Foam boards is a sturdy, easy-to-cut material used for crafting and picture framing. It ranges from 1/8-, 3/16- to ½-inch thick, with 3/16-inch being the most common size. You can usually find white and black board relatively inexpensively at art or craft stores, but other colours often cost more. Foam board, is also known as foam core, because the centre, or core, is made of polystyrene, which has been faced on both sides with thick paper.
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The original "Fome Cor" was introduced in the late 1950s, and was produced by the Monsanto Company, which has since gone out of the fibre business. It featured clay-coated paper (this style of board is still available today), and was marketed towards graphic artists. Today, a number of companies produce foam board.
Using Foam Core
The advantage of foam board over other flat, thick materials is its lightness, which allows it to be hung on a wall without adding excessive weight. For this reason, it is often used as a rigid backing by professional picture framers, architects, interior designers and similar professionals. However, foam board is not considered archival-safe or acid-free. It is, however, highly portable. This makes it popular for presentations ranging from elementary school projects to booths at business conferences. It can be cut to make floor puzzles for children. It is also used in the construction of scale models, particularly architectural ones, where it makes sturdy walls.
Cutting Foam Board
Have some sort of mat under your cutting area to prevent damaging your table. Using a sharp craft knife or a box cutter, apply gentle pressure to cut through the board a layer at a time. If you are cutting a long stretch of foam board, use a ruler to keep your cut lines straight. If you plan to cut non-linear shapes, draw them out on the back side of the board. Use a roto-tool for evening out curves.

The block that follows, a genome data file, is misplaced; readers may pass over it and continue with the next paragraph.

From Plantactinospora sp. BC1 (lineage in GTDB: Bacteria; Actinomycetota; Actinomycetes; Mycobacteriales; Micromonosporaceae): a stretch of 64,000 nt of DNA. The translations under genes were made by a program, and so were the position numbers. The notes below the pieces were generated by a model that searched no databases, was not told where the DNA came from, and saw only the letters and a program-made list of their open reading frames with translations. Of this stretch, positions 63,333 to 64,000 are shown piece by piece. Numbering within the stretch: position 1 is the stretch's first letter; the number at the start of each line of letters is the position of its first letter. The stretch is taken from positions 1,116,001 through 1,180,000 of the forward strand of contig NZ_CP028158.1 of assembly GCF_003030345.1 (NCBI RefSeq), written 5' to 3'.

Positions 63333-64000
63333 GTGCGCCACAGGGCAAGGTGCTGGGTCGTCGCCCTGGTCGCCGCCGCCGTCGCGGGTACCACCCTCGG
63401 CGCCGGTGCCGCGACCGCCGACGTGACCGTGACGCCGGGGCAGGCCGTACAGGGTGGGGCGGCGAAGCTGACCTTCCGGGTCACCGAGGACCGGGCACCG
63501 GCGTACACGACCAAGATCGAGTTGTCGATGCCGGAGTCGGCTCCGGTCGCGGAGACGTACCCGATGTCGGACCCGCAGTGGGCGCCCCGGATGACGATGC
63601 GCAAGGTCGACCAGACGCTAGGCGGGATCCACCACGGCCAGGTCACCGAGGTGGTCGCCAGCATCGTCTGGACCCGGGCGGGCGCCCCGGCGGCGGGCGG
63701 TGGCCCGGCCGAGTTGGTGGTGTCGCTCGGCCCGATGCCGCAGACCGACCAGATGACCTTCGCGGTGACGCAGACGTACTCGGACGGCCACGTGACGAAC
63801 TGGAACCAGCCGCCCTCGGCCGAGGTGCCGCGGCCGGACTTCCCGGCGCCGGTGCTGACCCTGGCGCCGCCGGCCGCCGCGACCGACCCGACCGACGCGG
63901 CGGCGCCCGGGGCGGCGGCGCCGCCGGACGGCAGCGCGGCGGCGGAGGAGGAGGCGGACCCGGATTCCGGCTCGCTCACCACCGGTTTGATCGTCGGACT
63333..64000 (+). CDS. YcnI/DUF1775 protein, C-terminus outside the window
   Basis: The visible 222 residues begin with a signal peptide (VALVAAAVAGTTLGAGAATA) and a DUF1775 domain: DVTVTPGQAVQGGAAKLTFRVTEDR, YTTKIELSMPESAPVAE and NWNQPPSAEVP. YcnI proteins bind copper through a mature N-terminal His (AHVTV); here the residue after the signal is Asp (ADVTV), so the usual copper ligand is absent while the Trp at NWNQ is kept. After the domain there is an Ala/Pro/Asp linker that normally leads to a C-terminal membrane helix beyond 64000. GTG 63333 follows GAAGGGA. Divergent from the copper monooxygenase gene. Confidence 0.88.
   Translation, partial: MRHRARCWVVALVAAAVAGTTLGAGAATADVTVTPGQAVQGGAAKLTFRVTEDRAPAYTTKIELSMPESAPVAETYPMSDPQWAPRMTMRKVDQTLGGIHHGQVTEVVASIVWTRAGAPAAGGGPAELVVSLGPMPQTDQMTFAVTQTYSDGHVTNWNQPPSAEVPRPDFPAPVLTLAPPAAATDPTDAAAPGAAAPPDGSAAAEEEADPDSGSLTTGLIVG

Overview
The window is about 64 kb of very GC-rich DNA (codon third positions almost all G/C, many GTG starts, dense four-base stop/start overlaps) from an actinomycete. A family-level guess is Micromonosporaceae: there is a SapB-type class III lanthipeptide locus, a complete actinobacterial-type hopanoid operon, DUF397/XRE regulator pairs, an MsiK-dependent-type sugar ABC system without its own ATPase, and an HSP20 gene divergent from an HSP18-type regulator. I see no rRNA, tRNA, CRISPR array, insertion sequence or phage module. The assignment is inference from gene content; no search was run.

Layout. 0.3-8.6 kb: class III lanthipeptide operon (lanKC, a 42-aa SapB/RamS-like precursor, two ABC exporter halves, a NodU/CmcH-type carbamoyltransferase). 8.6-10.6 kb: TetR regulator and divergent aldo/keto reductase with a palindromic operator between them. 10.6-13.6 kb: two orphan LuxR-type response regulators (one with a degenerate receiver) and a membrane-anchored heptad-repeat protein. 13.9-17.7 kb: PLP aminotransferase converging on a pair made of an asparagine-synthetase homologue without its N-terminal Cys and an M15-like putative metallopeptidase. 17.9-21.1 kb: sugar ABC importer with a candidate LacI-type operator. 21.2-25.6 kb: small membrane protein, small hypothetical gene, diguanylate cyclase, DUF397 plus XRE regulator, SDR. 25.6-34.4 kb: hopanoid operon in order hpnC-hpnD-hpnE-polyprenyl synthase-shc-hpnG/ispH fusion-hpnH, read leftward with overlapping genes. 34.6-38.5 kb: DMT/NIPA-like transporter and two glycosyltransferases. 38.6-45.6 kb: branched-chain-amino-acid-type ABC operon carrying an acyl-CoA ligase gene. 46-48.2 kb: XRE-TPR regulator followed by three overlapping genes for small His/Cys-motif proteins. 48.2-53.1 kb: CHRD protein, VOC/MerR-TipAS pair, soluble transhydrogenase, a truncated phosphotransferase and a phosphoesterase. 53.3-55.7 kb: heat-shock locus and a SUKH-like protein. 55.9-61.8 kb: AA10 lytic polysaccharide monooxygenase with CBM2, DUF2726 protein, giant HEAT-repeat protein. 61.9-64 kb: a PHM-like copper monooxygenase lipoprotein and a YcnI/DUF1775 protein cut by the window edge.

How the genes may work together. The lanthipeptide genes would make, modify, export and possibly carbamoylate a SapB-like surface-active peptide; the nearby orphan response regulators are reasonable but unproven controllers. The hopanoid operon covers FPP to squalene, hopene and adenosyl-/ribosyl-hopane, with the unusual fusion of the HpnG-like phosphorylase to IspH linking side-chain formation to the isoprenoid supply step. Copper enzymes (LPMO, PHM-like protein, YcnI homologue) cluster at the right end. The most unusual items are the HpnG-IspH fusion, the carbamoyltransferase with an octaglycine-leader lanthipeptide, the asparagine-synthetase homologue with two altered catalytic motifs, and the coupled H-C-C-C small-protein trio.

Attaching Items to Foam Board
When gluing things onto foam board, choose your adhesive carefully. You don't want to wrinkle/stain the exposed parts of the paper backing, and you don't want to use anything that will "eat" the polystyrene. Spray adhesives are a good choice for applying paper over foam board since you can apply an even coat. You could also use scrapbooking tape, photo corners, glue dots for adhering Vellum, or other non-liquid adhesives. The thicker boards can take brass tacks or push-pins.
As the model is going to need to be sturdy, use a heavy-duty glue to hold your pieces together. One good choice is polyvinyl acetate, commonly known as wood glue. You can also use either adhesive caulk or hot-glue, but keep in mind that hot-glue could melt if your model is exposed to the sun. Use a drafting square when cutting your pieces so that your walls will line up correctly. Any paint that works on paper should work for finishing up your project.
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